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The Barrage Balloon was the single most numerous aircraft type used during World War 2. They had proved their worth during the First World War and both the Allied and Axis powers were quick to establish squadrons of them ready for the outbreak of the Second. Their obvious detterent affect against low flying aircraft was joined by the fact that attackers were forced to fly at altitudes sufficient enough to keep them within the sights of anti-aircraft guns for longer.
In Britain, every major port and quayside and all larger cities and towns were protected by them. They were flown by ships of the Atlantic convoys and were used in occupied Europe from D-Day onwards. Wherever longer term anti-aircraft defence was required, barrage balloons were pressed into service and their contribution to the Allied victory cannot be overstated. The Russians used them in the defence of Moscow at least.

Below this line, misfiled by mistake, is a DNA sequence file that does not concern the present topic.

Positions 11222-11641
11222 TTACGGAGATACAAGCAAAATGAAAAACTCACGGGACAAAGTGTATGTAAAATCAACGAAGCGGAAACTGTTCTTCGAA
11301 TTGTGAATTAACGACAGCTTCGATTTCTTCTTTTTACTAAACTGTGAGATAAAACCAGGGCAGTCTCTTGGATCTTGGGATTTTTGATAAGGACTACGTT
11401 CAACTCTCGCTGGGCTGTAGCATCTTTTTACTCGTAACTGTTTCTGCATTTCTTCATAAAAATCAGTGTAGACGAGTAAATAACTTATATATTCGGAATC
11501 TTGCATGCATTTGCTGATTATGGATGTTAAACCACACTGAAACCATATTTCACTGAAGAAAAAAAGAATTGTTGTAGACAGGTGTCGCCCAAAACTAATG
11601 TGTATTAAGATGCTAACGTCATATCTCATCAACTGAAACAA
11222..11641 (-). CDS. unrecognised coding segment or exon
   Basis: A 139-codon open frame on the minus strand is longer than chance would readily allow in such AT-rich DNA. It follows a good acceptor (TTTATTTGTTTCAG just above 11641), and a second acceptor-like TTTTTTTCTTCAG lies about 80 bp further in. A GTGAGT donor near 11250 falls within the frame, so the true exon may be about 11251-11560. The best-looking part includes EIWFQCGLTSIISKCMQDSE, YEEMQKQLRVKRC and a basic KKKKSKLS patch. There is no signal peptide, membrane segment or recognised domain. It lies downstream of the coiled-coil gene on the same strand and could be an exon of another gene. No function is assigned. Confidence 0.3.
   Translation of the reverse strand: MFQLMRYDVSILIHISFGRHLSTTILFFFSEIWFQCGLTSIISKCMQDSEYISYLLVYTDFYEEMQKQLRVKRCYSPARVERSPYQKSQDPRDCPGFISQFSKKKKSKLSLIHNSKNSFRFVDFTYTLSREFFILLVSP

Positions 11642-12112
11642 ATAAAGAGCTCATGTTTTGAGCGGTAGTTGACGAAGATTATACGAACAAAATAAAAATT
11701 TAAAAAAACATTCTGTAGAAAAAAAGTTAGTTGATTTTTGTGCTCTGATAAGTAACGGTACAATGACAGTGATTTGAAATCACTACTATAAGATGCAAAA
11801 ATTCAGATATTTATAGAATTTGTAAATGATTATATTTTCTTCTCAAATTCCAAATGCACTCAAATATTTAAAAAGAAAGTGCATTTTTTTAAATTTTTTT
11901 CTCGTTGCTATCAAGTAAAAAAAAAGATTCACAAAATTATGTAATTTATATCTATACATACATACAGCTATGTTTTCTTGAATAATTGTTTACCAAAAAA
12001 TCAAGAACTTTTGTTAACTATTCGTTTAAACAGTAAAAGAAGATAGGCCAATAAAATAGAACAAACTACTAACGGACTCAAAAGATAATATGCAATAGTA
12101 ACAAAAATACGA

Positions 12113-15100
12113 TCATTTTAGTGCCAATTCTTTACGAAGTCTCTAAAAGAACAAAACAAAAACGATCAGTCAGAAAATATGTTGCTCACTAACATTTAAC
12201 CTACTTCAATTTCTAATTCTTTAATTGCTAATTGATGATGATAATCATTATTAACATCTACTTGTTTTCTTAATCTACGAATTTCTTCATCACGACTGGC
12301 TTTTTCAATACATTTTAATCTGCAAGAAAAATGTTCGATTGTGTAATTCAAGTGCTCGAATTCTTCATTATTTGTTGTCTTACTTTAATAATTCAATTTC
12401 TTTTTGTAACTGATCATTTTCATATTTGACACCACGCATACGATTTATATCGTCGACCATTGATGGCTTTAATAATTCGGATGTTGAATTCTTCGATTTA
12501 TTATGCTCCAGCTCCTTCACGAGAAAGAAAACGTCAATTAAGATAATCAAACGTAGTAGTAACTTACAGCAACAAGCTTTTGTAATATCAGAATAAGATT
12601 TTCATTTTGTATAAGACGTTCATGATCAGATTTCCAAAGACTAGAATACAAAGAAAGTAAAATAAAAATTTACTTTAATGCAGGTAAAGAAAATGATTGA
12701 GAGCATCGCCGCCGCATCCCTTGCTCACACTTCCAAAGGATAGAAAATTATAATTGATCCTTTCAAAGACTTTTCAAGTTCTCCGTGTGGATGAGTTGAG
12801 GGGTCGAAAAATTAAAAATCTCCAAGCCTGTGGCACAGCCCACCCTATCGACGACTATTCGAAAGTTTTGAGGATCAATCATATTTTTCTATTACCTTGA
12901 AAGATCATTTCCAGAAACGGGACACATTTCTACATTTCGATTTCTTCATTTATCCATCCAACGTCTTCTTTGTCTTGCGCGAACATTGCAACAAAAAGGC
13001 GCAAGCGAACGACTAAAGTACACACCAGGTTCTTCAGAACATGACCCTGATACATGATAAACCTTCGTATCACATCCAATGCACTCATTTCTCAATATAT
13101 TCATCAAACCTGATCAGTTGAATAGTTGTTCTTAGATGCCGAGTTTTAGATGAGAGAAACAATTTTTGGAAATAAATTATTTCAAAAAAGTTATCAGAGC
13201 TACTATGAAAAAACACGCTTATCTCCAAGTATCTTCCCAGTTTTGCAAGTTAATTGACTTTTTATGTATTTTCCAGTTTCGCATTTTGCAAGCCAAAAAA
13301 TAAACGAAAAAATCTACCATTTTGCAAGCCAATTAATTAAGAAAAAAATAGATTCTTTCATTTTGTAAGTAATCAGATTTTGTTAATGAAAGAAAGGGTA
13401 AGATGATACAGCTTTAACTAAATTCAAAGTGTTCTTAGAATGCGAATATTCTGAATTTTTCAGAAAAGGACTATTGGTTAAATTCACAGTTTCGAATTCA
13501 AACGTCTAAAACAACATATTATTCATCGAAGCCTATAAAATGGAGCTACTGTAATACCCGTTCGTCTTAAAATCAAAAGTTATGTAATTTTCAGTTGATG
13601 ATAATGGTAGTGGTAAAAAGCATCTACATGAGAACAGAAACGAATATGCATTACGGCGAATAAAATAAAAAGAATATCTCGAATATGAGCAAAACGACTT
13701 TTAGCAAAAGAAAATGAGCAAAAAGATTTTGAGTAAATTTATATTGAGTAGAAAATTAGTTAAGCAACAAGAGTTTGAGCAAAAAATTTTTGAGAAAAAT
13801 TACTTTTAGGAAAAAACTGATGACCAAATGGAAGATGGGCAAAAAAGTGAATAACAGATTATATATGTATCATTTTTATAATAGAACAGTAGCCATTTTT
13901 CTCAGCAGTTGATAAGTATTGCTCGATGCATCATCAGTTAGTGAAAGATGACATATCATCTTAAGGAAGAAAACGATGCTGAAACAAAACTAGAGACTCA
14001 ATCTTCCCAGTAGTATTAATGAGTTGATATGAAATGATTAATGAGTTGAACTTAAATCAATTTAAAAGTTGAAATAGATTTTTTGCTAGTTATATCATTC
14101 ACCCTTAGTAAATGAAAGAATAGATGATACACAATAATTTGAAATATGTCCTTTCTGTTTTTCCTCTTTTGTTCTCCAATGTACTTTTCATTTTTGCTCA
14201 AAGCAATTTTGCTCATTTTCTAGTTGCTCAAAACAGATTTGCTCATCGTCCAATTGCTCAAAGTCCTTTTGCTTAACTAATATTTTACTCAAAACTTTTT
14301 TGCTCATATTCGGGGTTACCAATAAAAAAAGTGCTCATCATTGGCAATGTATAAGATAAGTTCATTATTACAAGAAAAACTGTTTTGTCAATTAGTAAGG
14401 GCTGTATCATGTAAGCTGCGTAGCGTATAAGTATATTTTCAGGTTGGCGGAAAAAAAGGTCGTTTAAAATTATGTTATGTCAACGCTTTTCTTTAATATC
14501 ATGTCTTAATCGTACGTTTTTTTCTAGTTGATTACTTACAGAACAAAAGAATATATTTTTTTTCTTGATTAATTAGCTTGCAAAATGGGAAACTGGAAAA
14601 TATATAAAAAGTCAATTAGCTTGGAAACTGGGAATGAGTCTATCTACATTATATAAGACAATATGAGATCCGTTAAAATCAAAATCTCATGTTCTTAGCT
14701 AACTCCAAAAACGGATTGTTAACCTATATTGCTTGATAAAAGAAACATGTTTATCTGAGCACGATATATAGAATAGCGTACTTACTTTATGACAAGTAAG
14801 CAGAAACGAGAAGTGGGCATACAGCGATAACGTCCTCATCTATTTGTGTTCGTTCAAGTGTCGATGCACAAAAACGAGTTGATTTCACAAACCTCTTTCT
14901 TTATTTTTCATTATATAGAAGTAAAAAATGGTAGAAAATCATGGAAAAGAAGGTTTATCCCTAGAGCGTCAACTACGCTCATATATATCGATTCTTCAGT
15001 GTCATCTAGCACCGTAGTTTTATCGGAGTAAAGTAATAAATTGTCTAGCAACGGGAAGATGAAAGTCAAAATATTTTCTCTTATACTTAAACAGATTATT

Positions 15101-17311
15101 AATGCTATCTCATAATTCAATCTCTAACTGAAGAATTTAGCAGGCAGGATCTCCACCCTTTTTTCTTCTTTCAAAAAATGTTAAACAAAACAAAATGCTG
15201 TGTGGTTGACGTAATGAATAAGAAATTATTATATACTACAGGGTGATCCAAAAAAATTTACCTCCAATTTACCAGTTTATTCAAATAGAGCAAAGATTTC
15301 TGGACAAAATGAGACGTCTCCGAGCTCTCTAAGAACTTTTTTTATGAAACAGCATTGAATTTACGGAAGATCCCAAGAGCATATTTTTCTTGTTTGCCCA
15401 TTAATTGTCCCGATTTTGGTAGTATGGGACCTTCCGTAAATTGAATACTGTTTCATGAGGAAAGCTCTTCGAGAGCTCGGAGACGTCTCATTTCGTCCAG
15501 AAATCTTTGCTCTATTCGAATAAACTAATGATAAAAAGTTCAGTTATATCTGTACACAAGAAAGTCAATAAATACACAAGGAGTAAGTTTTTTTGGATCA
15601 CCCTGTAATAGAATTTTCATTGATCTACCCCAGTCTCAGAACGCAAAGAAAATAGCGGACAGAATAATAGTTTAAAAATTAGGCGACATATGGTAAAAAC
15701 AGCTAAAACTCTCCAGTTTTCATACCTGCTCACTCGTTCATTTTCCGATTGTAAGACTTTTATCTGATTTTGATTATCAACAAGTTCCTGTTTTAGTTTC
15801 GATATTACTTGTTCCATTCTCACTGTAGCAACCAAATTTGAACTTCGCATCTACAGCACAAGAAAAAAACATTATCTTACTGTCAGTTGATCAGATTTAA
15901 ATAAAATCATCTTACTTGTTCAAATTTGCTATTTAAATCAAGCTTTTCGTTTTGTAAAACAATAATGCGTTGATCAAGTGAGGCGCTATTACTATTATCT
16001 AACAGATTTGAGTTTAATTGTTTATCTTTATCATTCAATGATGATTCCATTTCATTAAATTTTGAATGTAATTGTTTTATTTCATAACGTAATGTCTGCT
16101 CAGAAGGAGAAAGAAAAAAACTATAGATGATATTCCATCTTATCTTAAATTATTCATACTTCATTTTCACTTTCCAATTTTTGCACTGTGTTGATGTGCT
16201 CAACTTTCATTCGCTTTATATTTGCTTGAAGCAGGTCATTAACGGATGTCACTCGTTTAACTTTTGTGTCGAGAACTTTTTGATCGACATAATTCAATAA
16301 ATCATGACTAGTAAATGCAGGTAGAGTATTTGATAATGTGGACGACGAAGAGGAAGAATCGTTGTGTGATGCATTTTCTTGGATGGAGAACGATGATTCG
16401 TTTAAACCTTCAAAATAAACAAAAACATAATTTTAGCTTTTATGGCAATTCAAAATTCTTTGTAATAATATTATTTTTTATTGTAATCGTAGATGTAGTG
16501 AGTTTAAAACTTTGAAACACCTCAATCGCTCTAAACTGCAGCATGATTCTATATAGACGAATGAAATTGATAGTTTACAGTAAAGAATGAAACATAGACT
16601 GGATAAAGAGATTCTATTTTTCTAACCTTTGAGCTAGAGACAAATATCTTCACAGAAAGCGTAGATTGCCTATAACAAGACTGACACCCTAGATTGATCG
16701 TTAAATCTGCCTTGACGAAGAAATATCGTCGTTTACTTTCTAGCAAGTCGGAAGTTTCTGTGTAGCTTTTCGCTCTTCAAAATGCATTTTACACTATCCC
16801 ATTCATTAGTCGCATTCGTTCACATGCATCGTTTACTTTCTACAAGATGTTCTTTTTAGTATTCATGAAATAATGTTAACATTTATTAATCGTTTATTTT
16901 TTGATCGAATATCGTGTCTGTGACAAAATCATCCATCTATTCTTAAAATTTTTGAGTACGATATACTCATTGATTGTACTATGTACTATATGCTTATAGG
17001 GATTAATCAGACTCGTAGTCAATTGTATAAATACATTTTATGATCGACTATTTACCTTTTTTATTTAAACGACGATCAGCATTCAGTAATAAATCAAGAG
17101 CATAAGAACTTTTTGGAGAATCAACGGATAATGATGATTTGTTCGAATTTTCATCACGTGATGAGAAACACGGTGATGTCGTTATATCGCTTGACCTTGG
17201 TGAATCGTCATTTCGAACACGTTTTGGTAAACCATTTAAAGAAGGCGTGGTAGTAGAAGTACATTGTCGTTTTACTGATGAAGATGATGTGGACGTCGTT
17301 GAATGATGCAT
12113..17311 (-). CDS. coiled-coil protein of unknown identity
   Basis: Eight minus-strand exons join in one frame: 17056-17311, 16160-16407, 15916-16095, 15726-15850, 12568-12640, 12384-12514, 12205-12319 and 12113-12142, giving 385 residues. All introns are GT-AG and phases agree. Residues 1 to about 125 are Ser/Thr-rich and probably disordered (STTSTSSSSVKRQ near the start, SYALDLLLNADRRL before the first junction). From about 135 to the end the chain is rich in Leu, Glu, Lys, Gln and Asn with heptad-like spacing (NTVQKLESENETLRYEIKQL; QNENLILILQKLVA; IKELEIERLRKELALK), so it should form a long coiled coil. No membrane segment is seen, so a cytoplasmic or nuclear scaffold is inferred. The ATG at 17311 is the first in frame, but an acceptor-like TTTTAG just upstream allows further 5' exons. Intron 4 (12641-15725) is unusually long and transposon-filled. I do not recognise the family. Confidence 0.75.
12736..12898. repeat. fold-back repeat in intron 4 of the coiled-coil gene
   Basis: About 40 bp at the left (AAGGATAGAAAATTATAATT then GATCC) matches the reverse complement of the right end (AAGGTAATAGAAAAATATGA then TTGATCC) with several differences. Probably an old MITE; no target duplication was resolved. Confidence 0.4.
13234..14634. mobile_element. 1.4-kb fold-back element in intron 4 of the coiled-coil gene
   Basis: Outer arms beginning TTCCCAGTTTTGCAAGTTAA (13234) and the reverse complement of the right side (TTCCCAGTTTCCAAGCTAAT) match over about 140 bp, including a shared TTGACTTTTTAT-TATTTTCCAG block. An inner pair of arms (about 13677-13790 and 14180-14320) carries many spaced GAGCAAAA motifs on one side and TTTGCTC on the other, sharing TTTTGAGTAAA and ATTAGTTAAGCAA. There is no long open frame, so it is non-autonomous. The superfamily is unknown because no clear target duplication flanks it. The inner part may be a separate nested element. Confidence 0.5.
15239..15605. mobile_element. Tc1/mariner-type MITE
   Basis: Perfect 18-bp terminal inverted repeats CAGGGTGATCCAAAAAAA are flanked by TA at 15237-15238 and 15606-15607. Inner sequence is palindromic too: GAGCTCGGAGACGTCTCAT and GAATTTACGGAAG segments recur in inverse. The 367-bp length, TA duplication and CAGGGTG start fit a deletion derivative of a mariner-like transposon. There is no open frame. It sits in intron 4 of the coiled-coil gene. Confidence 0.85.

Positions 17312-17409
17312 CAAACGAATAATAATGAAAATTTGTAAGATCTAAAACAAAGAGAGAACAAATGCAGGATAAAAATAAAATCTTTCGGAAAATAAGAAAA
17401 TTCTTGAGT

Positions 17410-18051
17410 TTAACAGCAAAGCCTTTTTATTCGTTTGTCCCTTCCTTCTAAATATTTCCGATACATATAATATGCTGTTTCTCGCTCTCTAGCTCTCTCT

The model represents the British developed D7 type of which many hundreds were built both in the UK and by Goodyear in the USA. Several variants were constructed although virtually all used the same tri-form tail fin configuration. The main envelope was hydrogen filled and equipped with an air-filled ballonet that was kept inflated by wind pressure and thereby maintained the hull shape. The tail fins were similarly inflated by wind pressure and often drooped characteristically when winds were light. They were flown slightly nose-up into the wind.
The model is 56mm long and has a 2mm nominal diameter hole in the base to take a mounting rod or stand.